Gross National Mismanagement |
Kuwait Times - 12 July, 2012
Author: Fouad Al-Obaid
What does a sovereign breach of contract - the K-Dow Deal; a crumbling newly erected national stadium - Jaber Al-Ahmad International Stadium – unable to serve its purpose due to its poorly constructed structural nature; a national airline - Kuwait Airways - forced to ground several of its aging fleet of aircrafts, posting a collective loss standing at a staggering $ 2.7 billion; a national mosque – Masjid Al-Kabeer – that risks collapsing on the believers heads due to recently discovered cracks, have in common?
They are all state projects that are a clear testimony of the ongoing rampant corruption.
Alternatively, we could view them as shocking examples of gross mismanagement. These are not the only projects or institutions that are suffering from poor decision-making, they nevertheless are the tip of an ever growing iceberg. The old mentality that seems prevalent in Kuwait is if it is not ‘literally’ broken, do not bother fixing it. In the case of Jaber Stadium, let us build it so poorly that once it’s complete it would serve as a reminder to all of our desolate incompetence!
People keep complaining in Kuwait that things are not as good as they ought to be. With a projected twelfth year of budgetary surplus, one is led to wonder what good it is to have money and yet be unable to do anything meaningful with it! Countries are arduously working on developing their national infrastructure, investing in education by inviting world-renowned universities to set shop, earnestly believing in the implementation of a knowledge economy. Globally acclaimed is their ability to not only develop their countries in a record breaking time-schedule – I am thinking of Doha, Abu Dhabi, and Dubai, all started developing long after Kuwait. Regardless, here we are with a growing pool of educated and talented individuals who see their educational efforts and skills slowly withering away. The reality is that for much of them without a ‘wasta’ they will never get employed one day. Even if they do, they land up in meaningless, repetitive jobs. Who is to be blamed?
‘Wasta,’ a word any person living in Kuwait needs to come across sooner rather than later. It is a word we all use, but rarely do we give it the proper definition it requires: Corruption: Corruption is what the term ‘wasta’ really comes to means, it is the illegal use of influence through connections to get work done that ought to be done by state employees regardless! The culture of favors that we believe is ascribed to our close social interactions with family and peers is. This is at the essences of our inability to set ourselves free of this mentality that is at the core of our current predicament. Not willing to consider the fact that ‘wasta’ grants people permits without proper inspection; it is what gets poor students good grades; reckless employees with promotions, and the list goes on.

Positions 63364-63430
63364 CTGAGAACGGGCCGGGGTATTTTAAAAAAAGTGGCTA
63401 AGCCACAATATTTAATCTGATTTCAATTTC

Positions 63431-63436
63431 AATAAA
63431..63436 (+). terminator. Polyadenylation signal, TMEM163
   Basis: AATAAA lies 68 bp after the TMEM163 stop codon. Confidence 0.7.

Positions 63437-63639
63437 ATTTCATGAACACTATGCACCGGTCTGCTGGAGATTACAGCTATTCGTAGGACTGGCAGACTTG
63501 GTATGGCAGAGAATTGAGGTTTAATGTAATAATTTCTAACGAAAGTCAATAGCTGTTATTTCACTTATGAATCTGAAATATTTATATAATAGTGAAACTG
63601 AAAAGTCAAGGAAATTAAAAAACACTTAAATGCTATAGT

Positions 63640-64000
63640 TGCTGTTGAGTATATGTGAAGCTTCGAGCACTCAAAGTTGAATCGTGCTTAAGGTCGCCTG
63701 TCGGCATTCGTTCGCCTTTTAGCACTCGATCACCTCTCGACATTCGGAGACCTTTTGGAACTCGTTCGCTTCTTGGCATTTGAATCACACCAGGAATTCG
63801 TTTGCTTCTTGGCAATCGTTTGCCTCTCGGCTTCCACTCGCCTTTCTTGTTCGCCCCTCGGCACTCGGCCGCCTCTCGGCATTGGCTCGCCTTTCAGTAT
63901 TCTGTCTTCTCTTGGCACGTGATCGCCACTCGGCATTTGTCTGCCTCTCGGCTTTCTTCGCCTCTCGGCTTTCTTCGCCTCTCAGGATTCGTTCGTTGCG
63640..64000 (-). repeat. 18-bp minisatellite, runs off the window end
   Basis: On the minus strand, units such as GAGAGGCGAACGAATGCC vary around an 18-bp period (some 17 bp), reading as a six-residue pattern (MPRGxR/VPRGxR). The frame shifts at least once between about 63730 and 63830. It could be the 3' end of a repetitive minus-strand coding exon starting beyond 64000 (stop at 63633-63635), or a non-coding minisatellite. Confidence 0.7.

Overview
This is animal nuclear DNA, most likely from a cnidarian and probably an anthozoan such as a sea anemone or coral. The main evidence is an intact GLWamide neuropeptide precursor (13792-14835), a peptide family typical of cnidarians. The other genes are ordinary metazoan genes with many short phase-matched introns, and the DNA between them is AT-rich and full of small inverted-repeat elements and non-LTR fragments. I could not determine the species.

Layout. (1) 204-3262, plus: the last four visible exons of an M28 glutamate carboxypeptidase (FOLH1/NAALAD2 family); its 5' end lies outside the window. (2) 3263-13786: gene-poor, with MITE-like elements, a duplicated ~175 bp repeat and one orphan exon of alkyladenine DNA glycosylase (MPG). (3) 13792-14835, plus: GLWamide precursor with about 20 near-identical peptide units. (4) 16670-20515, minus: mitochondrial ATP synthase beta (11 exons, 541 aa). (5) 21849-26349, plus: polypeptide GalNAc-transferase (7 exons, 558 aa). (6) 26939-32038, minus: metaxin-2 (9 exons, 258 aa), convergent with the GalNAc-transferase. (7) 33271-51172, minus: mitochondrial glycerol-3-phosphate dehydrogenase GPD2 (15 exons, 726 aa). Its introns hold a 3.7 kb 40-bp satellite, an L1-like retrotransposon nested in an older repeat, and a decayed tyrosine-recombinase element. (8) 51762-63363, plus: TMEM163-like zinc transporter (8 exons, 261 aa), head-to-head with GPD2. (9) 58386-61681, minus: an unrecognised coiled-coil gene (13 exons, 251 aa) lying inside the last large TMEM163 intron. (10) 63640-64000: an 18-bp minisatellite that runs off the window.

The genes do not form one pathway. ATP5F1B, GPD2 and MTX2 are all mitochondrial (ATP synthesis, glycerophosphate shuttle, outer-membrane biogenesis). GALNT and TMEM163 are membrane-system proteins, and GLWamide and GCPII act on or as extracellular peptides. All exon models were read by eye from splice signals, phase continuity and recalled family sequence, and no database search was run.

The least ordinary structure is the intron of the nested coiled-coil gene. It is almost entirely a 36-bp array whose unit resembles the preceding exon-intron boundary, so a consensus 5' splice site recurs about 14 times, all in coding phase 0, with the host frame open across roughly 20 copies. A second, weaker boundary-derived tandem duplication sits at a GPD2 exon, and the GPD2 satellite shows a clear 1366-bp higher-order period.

What is tragic is the pathetic need to develop a secondary system that goes against the very principles of the modern civil state in which each citizen is equal before the law. It is equally responsible before the law. The given ‘wasta’ system is what will ensure that hierarchical responsibility is overseen when dealing with employees that know senior civil servants. It will ensure that mistakes are made at all State institutions. It is the cancer that will eventually bring down this country of ours should we not place it under check, sooner than later. We will see that as the national population is growing, and with a job market in need to absorb the ever growing numbers of graduates that the ‘wasta’ concept can only go really far in promoting incompetence.
When the tipping point comes – and it will come – the tragedy will be asked by a population who believes that religion asks of us a high degree of integrity is void. Perhaps this article is a highlight of pertinent Islamic references and it should be pointed out. As a dear professor once taught me, “once you know something no longer can you deny it, you can only choose to ignore it.”
“O ye who believe! Do not squander one another’s wealth in vanities, but let there be amongst you traffic and trade by mutual good will.” – The Holy Quran, 4:29
“Woe to those who give short measure, who demand of other people full measure for themselves, but give less than they should when it is they who weigh or measure for others! Do these people not realize that they will be raised up on a Mighty Day, a Day when everyone will stand before the Lord of the Worlds? “- The Holy Quran, 83:1-4
“God commands you [people] to return things entrusted to you to their rightful owners, and if you judge between people, to do so with justice.” -The Holy Quran, 4:58
“O you who believe! Fulfill your obligations.” – The Holy Quran, 5:1
“And spend of your substance in the cause of God. And make not your own hands contribute to (your) destruction; But do good; for God loves those who do good.” – The Holy Quran, 2: 195
May the aforementioned verse act as a reminder to those that profess a faith in Islam and yet decide to contradict public moral, ethics, and their very integrity in search for short-term gains. Philosophy and spirituality aside, let us endeavor together to lay the solid foundations of a moral, ethical, and just society; one that we would pride ourselves to be a member of. Corruption starts at the individual level, let us all strive to perfect our very selves, and to act as counters to corruption by shouldering our collective responsibility to ourselves and peers.
By Fouad Al-Obaid